Using My Life’s Lessons

One day while reading through the journals I kept through my college and newlywed years, I discovered that I had forgotten many important experiences, gospel insights, and answers to prayer I had received at that time in my life. As I read and relived those moments in time, I decided I didn’t want to lay them on the shelf to be forgotten again. I wanted a way to resource my own personal experiences so I could use them as a device in any teaching opportunity I might have. I decided to go through my journals and write a brief description in the margins of what each entry contained. For example, next to an entry containing my reflections on a book about faith, I wrote “thoughts on faith.” Now when I prepare a lesson or talk on faith, I can easily find this entry and recall my personal experiences and insights. Doing this helped prepare my journal as a future reference tool.

To make it easier for me to access all my ongoing experiences, I now jot down a summary in the margin after I finish writing in my journal.Jennifer Pearson Cloward, Cedar Hills Fourth Ward, Pleasant Grove Utah Manila Stake

[illustration] Illustrated by Joe Flores

Welcoming Young Women to Relief Society

While serving in ward and stake Relief Society presidencies, my friends and I watched our own daughters struggle with the transition from Young Women to Relief Society. Some adjusted more easily than others, but the change was not smooth or easy for any of them. To help our young women feel more accepting of Relief Society, our two stakes joined in planning an afternoon program to welcome them.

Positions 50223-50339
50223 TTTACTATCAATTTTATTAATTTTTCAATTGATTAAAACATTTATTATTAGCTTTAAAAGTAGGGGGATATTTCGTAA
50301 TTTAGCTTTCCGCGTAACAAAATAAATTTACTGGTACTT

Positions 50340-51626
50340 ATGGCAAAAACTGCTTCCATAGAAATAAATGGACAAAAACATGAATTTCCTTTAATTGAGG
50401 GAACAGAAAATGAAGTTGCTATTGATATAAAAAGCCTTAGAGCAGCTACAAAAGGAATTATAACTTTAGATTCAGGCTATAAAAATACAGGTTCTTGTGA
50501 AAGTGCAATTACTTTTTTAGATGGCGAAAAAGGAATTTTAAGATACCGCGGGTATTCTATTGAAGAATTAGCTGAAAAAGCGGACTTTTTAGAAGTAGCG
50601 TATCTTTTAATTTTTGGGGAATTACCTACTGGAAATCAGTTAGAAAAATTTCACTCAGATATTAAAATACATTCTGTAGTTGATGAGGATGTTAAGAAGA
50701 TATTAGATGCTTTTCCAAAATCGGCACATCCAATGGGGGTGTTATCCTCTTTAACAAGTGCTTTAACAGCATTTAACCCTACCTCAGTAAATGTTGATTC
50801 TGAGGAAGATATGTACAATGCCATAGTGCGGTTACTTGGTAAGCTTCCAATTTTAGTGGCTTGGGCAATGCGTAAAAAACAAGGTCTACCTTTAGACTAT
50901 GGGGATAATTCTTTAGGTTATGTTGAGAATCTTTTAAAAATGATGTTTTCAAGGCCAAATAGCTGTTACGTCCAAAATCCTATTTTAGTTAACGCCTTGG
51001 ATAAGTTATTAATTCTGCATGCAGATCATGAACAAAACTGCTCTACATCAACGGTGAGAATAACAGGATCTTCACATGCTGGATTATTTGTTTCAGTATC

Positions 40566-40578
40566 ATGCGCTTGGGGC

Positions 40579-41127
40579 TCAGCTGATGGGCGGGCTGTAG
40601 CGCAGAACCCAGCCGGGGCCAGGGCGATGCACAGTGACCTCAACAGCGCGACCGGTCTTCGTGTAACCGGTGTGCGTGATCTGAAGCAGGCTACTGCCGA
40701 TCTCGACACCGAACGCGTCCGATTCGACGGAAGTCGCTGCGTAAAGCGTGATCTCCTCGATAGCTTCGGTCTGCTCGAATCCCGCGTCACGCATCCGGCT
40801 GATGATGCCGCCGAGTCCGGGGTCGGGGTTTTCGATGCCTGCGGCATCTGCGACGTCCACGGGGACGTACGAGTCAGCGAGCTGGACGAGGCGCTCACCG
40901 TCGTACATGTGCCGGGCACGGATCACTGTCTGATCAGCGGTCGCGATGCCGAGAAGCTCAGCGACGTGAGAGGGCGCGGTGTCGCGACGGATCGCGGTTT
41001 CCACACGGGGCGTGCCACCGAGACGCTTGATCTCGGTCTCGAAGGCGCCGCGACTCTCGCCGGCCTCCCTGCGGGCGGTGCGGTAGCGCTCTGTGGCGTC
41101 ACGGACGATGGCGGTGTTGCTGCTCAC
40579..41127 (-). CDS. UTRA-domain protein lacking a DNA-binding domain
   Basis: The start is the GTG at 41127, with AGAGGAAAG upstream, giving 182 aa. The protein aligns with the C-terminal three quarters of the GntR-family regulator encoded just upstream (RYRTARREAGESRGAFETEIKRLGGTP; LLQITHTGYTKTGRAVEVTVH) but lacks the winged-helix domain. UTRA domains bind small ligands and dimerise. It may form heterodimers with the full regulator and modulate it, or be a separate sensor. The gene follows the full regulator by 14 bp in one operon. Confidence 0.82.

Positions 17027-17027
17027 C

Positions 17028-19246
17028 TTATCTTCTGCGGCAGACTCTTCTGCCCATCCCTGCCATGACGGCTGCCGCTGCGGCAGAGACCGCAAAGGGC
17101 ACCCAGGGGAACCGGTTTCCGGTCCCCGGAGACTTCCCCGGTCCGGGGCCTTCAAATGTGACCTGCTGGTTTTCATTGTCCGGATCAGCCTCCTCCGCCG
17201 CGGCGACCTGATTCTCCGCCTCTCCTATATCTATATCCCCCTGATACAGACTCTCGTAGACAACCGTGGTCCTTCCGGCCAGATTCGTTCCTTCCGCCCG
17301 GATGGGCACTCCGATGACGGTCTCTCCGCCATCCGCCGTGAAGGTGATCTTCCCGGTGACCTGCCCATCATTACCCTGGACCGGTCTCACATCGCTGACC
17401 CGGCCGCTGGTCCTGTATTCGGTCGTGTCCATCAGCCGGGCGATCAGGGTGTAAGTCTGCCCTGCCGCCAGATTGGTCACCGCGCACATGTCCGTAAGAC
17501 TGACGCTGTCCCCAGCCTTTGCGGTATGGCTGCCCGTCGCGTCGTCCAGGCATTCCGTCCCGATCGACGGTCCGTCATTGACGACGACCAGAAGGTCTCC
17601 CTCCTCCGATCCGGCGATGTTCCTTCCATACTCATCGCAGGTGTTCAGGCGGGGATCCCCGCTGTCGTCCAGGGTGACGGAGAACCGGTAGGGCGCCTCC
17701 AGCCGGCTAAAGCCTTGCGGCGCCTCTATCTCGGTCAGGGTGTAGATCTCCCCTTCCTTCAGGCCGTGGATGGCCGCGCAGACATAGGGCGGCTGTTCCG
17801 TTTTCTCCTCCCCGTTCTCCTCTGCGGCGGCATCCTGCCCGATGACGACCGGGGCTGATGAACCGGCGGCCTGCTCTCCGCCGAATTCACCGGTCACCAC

First, each ward sent invitations to girls who were 18 years old or in their senior year of high school. Each invitation was personally addressed, inviting the young woman and her mother to attend a Sunday afternoon program.

At the program, we welcomed everyone and shared a brief history of Relief Society and explained its purpose. Since many of the young women would be heading off to college or pursuing other education soon, we invited a sister from a college ward Relief Society presidency to tell about Relief Society at her campus ward.

We also invited young adults from the Institute Women’s Association to testify of the blessings of having Relief Society in their lives. They were local young adults whom our young women knew, so they also told about their involvement in the association. They invited the young women to call them and to visit their schools.

At the end of the program, the Relief Society presidents presented each young woman from her ward with a Relief Society manual and extended a personal invitation to attend Relief Society.

Since the outline for this program is adaptable, adjustments can be made easily. No matter where we live, it is important that we welcome young women to Relief Society. Mary Ellen W. Smoot, Relief Society general president, has said, “It will be within this loving sisterhood that young women enlarge their understanding of gospel principles [and] build firm testimonies” (comments at Relief Society open house, spring 1999 [Ensign, Mar. 2000, 71]). We enjoyed planning these programs with others and feel that we helped the girls better understand Relief Society and what it offers young women.Mary Lou Harward, Rainbow Crest Ward, Las Vegas Nevada Tule Springs Stake